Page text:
whitewave

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Re: Dang bugs
« Reply #12 on: May 31, 2009, 11:26:46 PM »
There are different grades of diamataceous earth and I certainly wouldn't recommend breathing any of them in but the food grade can at least be sprinkled in with your foodstuffs.

What's really annoying is to buy a bag of flour from the store, take it home and immediately transfer it into plastic, airtight containers only to open it a week later and have full grown bugs fly out of the jar.  I guess the acceptable amount of bug parts in our food also includes larvae. >:(

I've taken to mixing in some D.E. with my freshly purchased grains/meals before storing them.  Just in case.

Offline mash

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Re: Dang bugs
« Reply #13 on: June 01, 2009, 12:11:51 AM »
wow i'm appreciated for my input.  mom would be so proud.  DEV is right go to a local mom and pop type hardware store for best volume pricing on a box of 20-30 at about $1.40 each.  i use mine along with mylar bags (gallon size) and O2 absorbers.  i even store ammo in some.   they are not nearly as heavy as a fulll 5 gallon bucket and are chew proof.

Also air-tight and reusable. Good value all around.

Offline NightOwl

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Re: Dang bugs
« Reply #14 on: June 01, 2009, 10:43:51 AM »
I just got off the phone with some local stores.  I asked about paint cans.

Results:

Sherwin-Williams:  $5.50 each, about $3.50 if ordered maybe 25 at a time
Kelly-Moore:  $5 each, $2.86 by case of 32-36 (he wasn't sure how many), unlined metal
Ace Hardware:  $2.49, no quantity discount
Atwoods:  Don't have any.

I forgot to ask any of them if that includes lids.  Two of them, I also forgot to ask about lining composition.  (This was after reading a thread over at Frugal's about the subject.)  But anyway, none of them were even close to $1.40.  Was there some magic phrase I should have used?

Maybe I should have my wife talk to them.  She's a much better negotiator.  I've been known to accidentally negotiate my way up from "take it for free".  ???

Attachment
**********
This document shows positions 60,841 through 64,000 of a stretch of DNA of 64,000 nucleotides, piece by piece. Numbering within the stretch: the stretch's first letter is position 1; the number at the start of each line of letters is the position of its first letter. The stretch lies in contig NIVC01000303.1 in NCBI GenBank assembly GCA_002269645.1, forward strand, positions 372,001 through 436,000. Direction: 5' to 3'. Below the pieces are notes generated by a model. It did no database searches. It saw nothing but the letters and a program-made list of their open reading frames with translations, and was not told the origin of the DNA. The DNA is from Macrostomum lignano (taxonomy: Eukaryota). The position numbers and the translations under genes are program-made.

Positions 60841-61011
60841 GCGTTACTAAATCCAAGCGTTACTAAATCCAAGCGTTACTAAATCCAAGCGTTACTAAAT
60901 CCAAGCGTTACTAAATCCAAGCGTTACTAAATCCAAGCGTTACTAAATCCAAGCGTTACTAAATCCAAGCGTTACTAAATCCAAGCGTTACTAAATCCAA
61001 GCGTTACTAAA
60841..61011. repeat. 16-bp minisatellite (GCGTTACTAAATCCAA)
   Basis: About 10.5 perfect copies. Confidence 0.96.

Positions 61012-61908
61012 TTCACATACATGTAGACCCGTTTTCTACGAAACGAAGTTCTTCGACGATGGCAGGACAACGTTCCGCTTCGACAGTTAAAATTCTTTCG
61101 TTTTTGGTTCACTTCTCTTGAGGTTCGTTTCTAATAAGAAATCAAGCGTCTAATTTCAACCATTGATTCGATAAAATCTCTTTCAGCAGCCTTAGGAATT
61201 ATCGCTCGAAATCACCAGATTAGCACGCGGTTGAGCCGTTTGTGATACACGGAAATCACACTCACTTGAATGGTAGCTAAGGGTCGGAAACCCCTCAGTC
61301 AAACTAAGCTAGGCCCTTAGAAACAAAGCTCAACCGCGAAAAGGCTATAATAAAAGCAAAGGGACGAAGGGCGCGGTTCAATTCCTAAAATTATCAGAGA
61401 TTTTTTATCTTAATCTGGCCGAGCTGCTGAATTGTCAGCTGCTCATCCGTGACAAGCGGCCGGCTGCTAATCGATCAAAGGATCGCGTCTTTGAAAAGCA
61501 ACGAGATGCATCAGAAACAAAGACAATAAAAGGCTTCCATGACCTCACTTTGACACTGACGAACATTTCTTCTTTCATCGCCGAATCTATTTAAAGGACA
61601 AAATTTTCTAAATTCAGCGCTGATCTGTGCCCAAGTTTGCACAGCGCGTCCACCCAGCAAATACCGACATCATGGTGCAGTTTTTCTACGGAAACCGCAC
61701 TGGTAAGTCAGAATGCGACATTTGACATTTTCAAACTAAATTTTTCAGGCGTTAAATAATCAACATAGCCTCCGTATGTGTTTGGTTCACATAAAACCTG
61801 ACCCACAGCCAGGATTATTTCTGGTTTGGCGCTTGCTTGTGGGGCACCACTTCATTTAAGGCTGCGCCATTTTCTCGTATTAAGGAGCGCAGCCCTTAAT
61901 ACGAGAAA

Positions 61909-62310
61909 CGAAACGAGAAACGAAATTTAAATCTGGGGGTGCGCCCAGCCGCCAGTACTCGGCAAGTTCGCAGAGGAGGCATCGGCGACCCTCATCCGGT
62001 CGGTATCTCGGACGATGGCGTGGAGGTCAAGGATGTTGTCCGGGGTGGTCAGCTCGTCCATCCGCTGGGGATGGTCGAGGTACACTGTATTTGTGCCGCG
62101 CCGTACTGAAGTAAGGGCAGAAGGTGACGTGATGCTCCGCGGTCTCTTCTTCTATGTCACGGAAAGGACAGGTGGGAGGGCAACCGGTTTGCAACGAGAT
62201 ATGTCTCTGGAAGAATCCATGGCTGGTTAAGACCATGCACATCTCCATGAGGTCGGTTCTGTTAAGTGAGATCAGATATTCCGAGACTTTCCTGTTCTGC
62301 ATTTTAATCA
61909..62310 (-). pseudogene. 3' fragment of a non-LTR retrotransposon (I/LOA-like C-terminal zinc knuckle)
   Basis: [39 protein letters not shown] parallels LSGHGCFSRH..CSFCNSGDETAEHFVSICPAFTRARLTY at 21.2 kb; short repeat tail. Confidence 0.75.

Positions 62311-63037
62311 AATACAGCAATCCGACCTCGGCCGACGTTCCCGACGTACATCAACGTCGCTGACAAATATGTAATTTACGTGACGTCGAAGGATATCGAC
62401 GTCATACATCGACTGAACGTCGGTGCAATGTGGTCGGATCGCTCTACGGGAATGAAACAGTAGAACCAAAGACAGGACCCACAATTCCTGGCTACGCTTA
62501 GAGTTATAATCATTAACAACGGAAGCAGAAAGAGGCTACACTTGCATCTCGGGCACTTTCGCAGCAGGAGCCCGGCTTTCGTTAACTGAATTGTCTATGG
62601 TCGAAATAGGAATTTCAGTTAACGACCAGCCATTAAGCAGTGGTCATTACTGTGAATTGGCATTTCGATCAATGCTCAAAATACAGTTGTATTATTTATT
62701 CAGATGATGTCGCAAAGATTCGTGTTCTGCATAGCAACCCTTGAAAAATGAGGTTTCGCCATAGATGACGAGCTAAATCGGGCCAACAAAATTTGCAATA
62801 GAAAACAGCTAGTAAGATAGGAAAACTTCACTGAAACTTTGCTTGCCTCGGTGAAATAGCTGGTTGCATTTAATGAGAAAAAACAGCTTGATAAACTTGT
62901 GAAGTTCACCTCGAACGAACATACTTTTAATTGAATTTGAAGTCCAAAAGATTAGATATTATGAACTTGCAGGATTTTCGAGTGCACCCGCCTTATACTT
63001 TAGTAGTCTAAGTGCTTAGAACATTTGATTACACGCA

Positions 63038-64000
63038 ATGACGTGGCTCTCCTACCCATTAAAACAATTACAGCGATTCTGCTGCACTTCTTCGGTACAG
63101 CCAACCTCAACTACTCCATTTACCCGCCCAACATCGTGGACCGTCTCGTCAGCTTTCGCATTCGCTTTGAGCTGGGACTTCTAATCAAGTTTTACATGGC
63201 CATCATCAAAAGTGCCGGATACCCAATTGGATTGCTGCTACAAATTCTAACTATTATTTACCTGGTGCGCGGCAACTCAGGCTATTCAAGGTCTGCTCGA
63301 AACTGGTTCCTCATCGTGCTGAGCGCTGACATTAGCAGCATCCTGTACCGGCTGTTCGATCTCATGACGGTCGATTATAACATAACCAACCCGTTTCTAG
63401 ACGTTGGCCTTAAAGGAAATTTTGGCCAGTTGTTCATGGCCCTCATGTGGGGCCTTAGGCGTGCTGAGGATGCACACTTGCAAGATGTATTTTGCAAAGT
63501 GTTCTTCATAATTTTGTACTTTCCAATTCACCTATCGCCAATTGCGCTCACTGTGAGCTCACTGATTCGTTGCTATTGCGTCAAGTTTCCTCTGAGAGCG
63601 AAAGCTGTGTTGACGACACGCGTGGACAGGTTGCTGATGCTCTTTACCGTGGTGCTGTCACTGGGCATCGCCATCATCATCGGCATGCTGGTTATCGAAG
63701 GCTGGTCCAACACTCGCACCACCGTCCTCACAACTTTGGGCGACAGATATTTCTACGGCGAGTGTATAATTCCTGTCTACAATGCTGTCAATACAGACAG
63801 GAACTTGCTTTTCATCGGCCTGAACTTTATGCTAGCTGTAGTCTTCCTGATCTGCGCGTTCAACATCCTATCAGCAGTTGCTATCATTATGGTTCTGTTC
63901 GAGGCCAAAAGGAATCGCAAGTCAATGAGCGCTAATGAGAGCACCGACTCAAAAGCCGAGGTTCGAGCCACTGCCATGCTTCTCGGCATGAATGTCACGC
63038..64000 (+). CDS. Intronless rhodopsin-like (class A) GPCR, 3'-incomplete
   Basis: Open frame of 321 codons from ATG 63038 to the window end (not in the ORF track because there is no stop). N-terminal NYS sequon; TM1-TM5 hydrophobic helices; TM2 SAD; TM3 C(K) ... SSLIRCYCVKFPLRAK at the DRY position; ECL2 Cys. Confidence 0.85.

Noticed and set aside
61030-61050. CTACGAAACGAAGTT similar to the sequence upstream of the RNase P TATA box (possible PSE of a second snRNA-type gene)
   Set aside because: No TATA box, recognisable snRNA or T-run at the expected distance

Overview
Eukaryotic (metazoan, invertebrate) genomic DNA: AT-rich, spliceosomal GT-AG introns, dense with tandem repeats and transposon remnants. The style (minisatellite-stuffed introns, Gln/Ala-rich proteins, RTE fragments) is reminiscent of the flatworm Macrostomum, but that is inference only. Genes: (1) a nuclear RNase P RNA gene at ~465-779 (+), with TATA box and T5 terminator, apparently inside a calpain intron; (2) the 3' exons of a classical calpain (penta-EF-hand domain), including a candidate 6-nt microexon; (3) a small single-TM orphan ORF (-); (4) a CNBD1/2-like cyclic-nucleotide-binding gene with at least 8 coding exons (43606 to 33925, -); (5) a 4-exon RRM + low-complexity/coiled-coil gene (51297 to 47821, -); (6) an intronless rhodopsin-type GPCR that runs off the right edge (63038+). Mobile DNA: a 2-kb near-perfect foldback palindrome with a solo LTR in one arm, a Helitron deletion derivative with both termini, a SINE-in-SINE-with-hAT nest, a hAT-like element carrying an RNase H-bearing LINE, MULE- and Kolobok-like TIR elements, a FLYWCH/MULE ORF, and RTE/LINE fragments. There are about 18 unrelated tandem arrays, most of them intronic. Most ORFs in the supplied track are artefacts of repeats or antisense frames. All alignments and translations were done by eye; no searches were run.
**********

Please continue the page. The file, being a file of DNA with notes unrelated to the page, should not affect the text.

Offline archer

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Re: Dang bugs
« Reply #15 on: June 01, 2009, 03:34:35 PM »
What's really annoying is to buy a bag of flour from the store, take it home and immediately transfer it into plastic, airtight containers only to open it a week later and have full grown bugs fly out of the jar.  I guess the acceptable amount of bug parts in our food also includes larvae. >:(
You can also freeze the bags for a week or so to kill all bug/eggs/larva in it.

whitewave

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Re: Dang bugs
« Reply #16 on: June 04, 2009, 08:12:32 PM »
Don't know about the other stores but Home Depot is selling buckets and lids separately.  The lids are .99 cents each.  Ace Hardware sells the lids separately and they're more expensive than Lowe's.

Winchester32

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Re: Dang bugs
« Reply #17 on: June 04, 2009, 09:23:48 PM »
Quote
What's really annoying is to buy a bag of flour from the store, take it home and immediately transfer it into plastic, airtight containers only to open it a week later and have full grown bugs fly out of the jar.  I guess the acceptable amount of bug parts in our food also includes larvae.


Oxygen absorbers should kill anything present, as it is deprived of oxygen. 

whitewave

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Re: Dang bugs
« Reply #18 on: June 04, 2009, 09:47:13 PM »
I use dry ice (which displaces oxygen with nitrogen) to store the bulk food items but the smaller portions for weekly use are simply dumped in a sealed container in the kitchen cabinet.  Every type of bug is prevented from getting in but they're apparently already in the food when I buy it from the store. :-\

Freezer is full of frozen food so there's no place to put several 5# bags of stuff to freeze the larvae.  How many oxygen absorbers would be needed for a 5# bag of flour in an air tight container?

Winchester32

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Re: Dang bugs
« Reply #19 on: June 04, 2009, 09:55:43 PM »
I use dry ice (which displaces oxygen with nitrogen) to store the bulk food items but the smaller portions for weekly use are simply dumped in a sealed container in the kitchen cabinet.  Every type of bug is prevented from getting in but they're apparently already in the food when I buy it from the store. :-\